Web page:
Recipe: Roasted and spiced, it's a winner
Cauliflower is often a big white cooking challenge. At least
this one is green. (Photos: Kathy Morrison)
I was a latecomer to cauliflower. Too bland, either boiled to death or steamed and left plain -- uh, no thanks. And I can’t eat cheese, so forget about drenching it in gooey sauce.
But roasting was a revelation: Those white florets were suddenly interesting. Wow. Still, the white vegetable in winter, when so much is colorless, can be a turn-off. And the ones in the supermarket are HUGE — my husband and I never finish one head before it begins to deteriorate.
This is all to explain why I was thrilled to find small heads of cauliflower — both white and green — at the farmers market Saturday. They were all 1 pound or less; the already-trimmed green cauliflower weighed just half a pound. I snapped up one of each.
Not an alien vegetable, despite its cameo in a "Star Wars" film,
romanesco is delicious.
I was pan-searing ahi tuna for dinner, so chose the two greenish veggies to serve with it. Roasted, spiced and garnished as inspired by a New York Times recipe, they were wonderful.
Try this recipe with any brassica, including broccoli. It can easily be doubled for one of those big heads of cauliflower. Spice as much or as little as desired.
Roasted cauliflower with spices and almondsServes 4 as a side dish
|Some of the magic ingredients to use on the brassicas.|
1 pound florets from cauliflower, broccoli and/or romanesco that has been trimmed and cored
1 tablespoon olive oil
Salt and pepper to taste
1 or 2 garlic cloves, minced
1/2 teaspoon fresh rosemary, minced
1/4 cup chopped fresh parsley
1/8 teaspoon red pepper flakes
Zest from 1/2 a lemon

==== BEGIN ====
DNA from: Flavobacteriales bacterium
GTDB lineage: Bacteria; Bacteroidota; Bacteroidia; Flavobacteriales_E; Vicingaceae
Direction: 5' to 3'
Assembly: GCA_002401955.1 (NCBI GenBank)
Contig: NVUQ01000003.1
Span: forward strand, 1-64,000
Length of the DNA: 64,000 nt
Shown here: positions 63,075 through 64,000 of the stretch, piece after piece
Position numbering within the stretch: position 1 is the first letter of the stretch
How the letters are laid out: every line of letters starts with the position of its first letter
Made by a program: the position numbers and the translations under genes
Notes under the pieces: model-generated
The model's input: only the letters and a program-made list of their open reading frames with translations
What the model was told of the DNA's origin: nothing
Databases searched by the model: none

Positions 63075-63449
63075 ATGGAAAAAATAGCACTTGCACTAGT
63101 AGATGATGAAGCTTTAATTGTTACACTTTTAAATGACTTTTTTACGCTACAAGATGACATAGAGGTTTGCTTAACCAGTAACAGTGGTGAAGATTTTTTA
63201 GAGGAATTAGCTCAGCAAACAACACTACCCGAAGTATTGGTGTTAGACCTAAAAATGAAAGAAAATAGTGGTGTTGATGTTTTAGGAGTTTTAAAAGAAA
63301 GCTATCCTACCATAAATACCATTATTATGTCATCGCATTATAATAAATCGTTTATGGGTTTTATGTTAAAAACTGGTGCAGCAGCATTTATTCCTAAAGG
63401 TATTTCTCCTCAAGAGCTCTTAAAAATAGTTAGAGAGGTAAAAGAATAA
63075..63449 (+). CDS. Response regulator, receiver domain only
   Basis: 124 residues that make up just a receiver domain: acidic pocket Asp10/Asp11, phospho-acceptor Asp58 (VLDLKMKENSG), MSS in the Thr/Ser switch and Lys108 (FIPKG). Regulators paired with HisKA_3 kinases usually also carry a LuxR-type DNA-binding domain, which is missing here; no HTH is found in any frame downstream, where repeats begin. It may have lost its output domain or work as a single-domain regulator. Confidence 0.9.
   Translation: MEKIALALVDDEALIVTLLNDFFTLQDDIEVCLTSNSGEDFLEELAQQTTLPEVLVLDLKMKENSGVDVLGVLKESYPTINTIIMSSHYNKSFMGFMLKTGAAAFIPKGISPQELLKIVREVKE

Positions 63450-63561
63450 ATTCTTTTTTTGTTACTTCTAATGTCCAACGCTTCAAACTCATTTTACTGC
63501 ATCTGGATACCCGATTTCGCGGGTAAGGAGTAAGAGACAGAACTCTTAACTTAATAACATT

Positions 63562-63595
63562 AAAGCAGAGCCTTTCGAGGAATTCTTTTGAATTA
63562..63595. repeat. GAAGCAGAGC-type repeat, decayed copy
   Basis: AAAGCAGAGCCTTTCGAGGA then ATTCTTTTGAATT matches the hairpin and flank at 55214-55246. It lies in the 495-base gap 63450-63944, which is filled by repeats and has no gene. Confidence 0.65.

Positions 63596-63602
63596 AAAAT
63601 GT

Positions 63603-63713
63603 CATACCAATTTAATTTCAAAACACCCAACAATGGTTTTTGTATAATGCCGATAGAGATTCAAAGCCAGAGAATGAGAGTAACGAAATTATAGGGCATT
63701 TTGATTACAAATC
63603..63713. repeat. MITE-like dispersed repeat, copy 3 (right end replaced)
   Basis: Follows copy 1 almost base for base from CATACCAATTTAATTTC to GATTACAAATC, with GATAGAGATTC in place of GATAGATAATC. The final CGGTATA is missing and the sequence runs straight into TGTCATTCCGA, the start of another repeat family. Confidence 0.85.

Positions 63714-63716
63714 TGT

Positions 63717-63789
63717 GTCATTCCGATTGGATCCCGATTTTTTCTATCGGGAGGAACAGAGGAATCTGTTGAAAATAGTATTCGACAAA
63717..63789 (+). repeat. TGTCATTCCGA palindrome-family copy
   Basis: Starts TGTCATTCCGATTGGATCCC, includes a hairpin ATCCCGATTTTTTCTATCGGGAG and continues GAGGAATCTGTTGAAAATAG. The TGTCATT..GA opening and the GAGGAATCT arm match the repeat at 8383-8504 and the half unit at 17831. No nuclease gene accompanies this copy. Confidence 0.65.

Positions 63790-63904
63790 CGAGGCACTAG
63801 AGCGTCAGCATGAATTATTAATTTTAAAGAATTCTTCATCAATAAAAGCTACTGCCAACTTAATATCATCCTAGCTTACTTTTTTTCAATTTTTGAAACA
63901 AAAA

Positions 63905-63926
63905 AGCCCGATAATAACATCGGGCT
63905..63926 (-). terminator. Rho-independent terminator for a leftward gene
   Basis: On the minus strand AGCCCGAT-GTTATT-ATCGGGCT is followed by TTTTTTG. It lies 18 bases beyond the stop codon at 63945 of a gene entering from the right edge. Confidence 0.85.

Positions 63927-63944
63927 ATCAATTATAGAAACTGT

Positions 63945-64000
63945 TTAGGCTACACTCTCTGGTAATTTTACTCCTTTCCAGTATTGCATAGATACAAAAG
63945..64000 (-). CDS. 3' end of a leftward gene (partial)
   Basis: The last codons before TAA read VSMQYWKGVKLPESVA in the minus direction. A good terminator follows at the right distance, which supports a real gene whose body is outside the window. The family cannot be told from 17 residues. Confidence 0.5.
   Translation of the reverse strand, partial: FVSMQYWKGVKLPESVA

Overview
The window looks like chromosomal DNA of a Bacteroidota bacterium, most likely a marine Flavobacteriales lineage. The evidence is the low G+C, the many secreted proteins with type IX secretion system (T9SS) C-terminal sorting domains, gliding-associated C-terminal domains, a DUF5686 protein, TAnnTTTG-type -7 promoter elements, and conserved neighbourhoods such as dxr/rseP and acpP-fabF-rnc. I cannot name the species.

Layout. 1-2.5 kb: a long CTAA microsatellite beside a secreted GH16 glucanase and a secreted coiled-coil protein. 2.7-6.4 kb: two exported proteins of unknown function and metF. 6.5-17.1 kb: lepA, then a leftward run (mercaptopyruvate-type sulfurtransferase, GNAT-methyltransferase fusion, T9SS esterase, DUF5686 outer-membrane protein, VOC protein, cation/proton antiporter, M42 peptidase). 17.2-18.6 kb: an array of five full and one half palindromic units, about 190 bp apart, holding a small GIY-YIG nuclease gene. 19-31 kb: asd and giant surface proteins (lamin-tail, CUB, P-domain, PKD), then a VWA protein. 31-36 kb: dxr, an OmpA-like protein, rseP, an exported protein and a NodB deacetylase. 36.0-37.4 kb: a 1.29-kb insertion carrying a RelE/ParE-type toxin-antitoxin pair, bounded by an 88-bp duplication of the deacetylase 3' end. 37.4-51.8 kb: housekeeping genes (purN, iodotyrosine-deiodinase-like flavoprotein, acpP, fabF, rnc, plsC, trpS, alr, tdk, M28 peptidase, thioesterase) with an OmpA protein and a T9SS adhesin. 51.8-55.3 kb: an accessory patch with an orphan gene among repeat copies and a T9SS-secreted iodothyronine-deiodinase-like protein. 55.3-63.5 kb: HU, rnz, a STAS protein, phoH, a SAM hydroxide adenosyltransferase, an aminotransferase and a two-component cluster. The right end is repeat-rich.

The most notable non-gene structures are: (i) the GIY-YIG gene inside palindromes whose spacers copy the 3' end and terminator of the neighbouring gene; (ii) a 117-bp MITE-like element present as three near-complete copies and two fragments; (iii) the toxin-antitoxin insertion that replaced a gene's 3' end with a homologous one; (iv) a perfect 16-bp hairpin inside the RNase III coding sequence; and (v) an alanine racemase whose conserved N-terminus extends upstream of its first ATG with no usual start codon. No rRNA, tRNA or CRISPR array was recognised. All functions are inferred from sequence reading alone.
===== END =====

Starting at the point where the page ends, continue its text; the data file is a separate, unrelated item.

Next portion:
1 to 2 tablespoons almonds, sliced or chopped
1 small red chile or 1/2 of a large one, thinly sliced, for garnish, optional
Lemon juice, for sprinkling after cooking
Heat oven to 425 degrees. Make sure the florets are roughly the same size; slice in half any that are too large. Place the florets in a bowl and toss with the olive oil, and salt and pepper to taste. Scatter them across a shallow roasting pan or baking sheet with a rim. Roast florets 15 minutes.
The finished dish, roasted, spiced and sprinkled with lemon juice.
Sprinkle the almonds over the vegetables in the pan. (If using the red pepper slices, you can also add them to the mixture now to barely cook them, if desired.) Cook for up to 5 more minutes, being careful not to burn the almonds.
Place the vegetables in a serving bowl and sprinkle on a bit of fresh lemon juice while they're still hot. Stir and serve.
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Dig In: Garden Checklist
For week of June 4:
Because of the comfortable weather, it’s not too late to set out tomato and pepper seedlings as well as squash and melon plants. They’ll appreciate this not-too-hot weather. Just remember to water.
* From seed, plant corn, pumpkins, radishes, melons, squash and sunflowers.
* Plant basil to go with your tomatoes.
* Transplant summer annuals such as petunias, marigolds and zinnias.
* It’s also a good time to transplant perennial flowers including astilbe, columbine, coneflowers, coreopsis, dahlias, rudbeckia, salvia and verbena.
* Let the grass grow longer. Set the mower blades high to reduce stress on your lawn during summer heat. To cut down on evaporation, water your lawn deeply during the wee hours of the morning, between 2 and 8 a.m.
* Tie up vines and stake tall plants such as gladiolus and lilies. That gives their heavy flowers some support.
* Dig and divide crowded bulbs after the tops have died down.
* Feed summer flowers with a slow-release fertilizer.
* Mulch, mulch, mulch! This “blanket” keeps moisture in the soil longer and helps your plants cope during hot weather.
* Thin grapes on the vine for bigger, better clusters later this summer.
* Cut back fruit-bearing canes on berries.
* Feed camellias, azaleas and other acid-loving plants.
* Trim off dead flowers from rose bushes to keep them blooming through the summer. Roses also benefit from deep watering and feeding now. A top dressing of aged compost will keep them happy. It feeds as well as keeps roots moist.
* Pinch back chrysanthemums for bushier plants with many more flowers in September.
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